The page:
Like many of you I am awash in digital photos and have been trying to find a good way to manage them. For various reasons I picked Amazon Photos. One of the key benefits was the family vault – a way to let several people upload photos to a shared space. Of course, another reason is to take advantage of Amazon’s facial recognition AI.
So the good news is that both of these seem to work. The shared files are managed nicely on AWS (no surprise that Amazon can do this) and the AI does a pretty good job of recognizing faces and letting you edit this when it makes mistakes. So far so good.
But the facial recognition is account by account and there’s no way to use it in the family vault:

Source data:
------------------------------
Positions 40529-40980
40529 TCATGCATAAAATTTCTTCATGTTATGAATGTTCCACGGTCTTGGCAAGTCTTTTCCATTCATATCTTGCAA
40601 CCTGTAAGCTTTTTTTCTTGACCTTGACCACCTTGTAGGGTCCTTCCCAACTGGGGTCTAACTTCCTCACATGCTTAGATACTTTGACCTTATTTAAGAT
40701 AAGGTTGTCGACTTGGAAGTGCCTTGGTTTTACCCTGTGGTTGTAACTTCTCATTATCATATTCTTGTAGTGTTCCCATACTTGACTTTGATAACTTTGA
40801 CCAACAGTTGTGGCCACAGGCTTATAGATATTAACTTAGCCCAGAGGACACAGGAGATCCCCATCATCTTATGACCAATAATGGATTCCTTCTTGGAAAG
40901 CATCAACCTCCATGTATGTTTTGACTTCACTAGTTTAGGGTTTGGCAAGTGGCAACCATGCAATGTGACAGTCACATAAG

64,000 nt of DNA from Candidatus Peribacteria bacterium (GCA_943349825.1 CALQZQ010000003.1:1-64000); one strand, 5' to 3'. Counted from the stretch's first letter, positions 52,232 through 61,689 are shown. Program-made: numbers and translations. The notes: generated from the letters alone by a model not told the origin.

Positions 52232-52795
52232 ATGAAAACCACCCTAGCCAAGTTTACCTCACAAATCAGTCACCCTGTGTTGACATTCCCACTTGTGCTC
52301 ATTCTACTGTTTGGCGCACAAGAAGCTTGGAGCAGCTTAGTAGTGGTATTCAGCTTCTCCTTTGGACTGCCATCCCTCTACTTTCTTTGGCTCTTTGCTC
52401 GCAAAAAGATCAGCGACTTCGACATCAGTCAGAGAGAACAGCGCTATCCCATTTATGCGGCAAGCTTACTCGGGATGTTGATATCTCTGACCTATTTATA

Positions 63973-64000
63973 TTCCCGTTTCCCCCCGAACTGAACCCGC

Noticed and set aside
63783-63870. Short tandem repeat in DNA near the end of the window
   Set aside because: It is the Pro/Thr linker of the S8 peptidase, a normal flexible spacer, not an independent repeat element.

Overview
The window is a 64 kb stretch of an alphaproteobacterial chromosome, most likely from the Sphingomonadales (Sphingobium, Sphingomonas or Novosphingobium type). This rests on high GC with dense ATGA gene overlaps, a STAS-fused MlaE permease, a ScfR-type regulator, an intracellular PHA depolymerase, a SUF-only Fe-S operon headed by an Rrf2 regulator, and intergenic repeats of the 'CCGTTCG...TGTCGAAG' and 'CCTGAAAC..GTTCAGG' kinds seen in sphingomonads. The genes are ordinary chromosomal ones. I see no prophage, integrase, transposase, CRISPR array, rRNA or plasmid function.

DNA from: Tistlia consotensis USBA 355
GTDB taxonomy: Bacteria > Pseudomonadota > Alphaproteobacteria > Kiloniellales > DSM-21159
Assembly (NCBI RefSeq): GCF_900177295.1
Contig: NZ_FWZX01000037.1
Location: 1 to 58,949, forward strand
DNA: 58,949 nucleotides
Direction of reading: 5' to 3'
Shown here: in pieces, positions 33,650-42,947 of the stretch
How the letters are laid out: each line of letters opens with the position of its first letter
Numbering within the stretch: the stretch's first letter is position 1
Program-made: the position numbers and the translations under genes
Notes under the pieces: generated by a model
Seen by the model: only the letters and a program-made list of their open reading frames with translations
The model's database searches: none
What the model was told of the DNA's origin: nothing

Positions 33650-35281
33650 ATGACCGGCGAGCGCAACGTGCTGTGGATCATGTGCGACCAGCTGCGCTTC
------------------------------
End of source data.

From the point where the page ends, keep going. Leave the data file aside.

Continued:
I can look at my photos and identify faces in them. The other members of my family can look at their photos and do the same.
But we can’t say that these two people are the same. I can’t even use the faces they have identified when looking at a family member’s photos – only they can.
Plus there’s no way to see all the photos the family has of a particular person. Which was kind of the point of the family vault.
So why do AI programmers smart enough to do facial recognition fail to realize that they should make this work across a family vault? I suspect because like far too many AI programmers they are focused on the technology. Their success criteria is to make the technology solve a technical problem – identifying faces – not solve a business problem – managing a photo collection.
If you want your AI programmers to focus on the business problem and not the technical problem, check out this paper on our DecisionsFirst™ approach for success with AI.